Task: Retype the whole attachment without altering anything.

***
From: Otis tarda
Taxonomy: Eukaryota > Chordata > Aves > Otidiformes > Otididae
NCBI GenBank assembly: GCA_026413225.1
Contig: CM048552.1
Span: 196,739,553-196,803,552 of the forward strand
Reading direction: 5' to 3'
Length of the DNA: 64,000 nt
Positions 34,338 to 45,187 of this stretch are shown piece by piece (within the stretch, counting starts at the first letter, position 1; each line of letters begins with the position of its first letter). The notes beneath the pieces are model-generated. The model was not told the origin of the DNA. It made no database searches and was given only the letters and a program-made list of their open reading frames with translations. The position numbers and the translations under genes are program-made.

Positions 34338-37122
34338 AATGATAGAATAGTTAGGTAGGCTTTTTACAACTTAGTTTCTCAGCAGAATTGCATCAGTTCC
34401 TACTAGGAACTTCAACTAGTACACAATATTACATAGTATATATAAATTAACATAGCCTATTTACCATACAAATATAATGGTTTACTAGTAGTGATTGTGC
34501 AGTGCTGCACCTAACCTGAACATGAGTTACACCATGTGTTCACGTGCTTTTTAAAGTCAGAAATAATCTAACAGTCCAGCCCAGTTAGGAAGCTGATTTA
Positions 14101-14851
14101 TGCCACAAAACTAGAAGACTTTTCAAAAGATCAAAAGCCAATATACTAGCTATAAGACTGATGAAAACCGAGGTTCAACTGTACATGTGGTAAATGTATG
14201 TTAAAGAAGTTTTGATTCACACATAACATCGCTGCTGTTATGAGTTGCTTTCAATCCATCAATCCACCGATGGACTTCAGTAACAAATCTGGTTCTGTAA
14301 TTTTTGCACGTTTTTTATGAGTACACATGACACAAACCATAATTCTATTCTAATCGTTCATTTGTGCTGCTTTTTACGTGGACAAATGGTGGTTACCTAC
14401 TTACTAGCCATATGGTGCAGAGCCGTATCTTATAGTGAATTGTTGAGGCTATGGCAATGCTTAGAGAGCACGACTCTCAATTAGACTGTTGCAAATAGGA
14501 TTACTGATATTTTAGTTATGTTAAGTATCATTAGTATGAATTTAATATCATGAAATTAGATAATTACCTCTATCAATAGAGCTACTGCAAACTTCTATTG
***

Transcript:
From: Otis tarda
Taxonomy: Eukaryota > Chordata > Aves > Otidiformes > Otididae
NCBI GenBank assembly: GCA_026413225.1
Contig: CM048552.1
Span: 196,739,553-196,803,552 of the forward strand
Reading direction: 5' to 3'
Length of the DNA: 64,000 nt
Positions 34,338 to 45,187 of this stretch are shown piece by piece (within the stretch, counting starts at the first letter, position 1; each line of letters begins with the position of its first letter). The notes beneath the pieces are model-generated. The model was not told the origin of the DNA. It made no database searches and was given only the letters and a program-made list of their open reading frames with translations. The position numbers and the translations under genes are program-made.

Positions 34338-37122
34338 AATGATAGAATAGTTAGGTAGGCTTTTTACAACTTAGTTTCTCAGCAGAATTGCATCAGTTCC
34401 TACTAGGAACTTCAACTAGTACACAATATTACATAGTATATATAAATTAACATAGCCTATTTACCATACAAATATAATGGTTTACTAGTAGTGATTGTGC
34501 AGTGCTGCACCTAACCTGAACATGAGTTACACCATGTGTTCACGTGCTTTTTAAAGTCAGAAATAATCTAACAGTCCAGCCCAGTTAGGAAGCTGATTTA
Positions 14101-14851
14101 TGCCACAAAACTAGAAGACTTTTCAAAAGATCAAAAGCCAATATACTAGCTATAAGACTGATGAAAACCGAGGTTCAACTGTACATGTGGTAAATGTATG
14201 TTAAAGAAGTTTTGATTCACACATAACATCGCTGCTGTTATGAGTTGCTTTCAATCCATCAATCCACCGATGGACTTCAGTAACAAATCTGGTTCTGTAA
14301 TTTTTGCACGTTTTTTATGAGTACACATGACACAAACCATAATTCTATTCTAATCGTTCATTTGTGCTGCTTTTTACGTGGACAAATGGTGGTTACCTAC
14401 TTACTAGCCATATGGTGCAGAGCCGTATCTTATAGTGAATTGTTGAGGCTATGGCAATGCTTAGAGAGCACGACTCTCAATTAGACTGTTGCAAATAGGA
14501 TTACTGATATTTTAGTTATGTTAAGTATCATTAGTATGAATTTAATATCATGAAATTAGATAATTACCTCTATCAATAGAGCTACTGCAAACTTCTATTG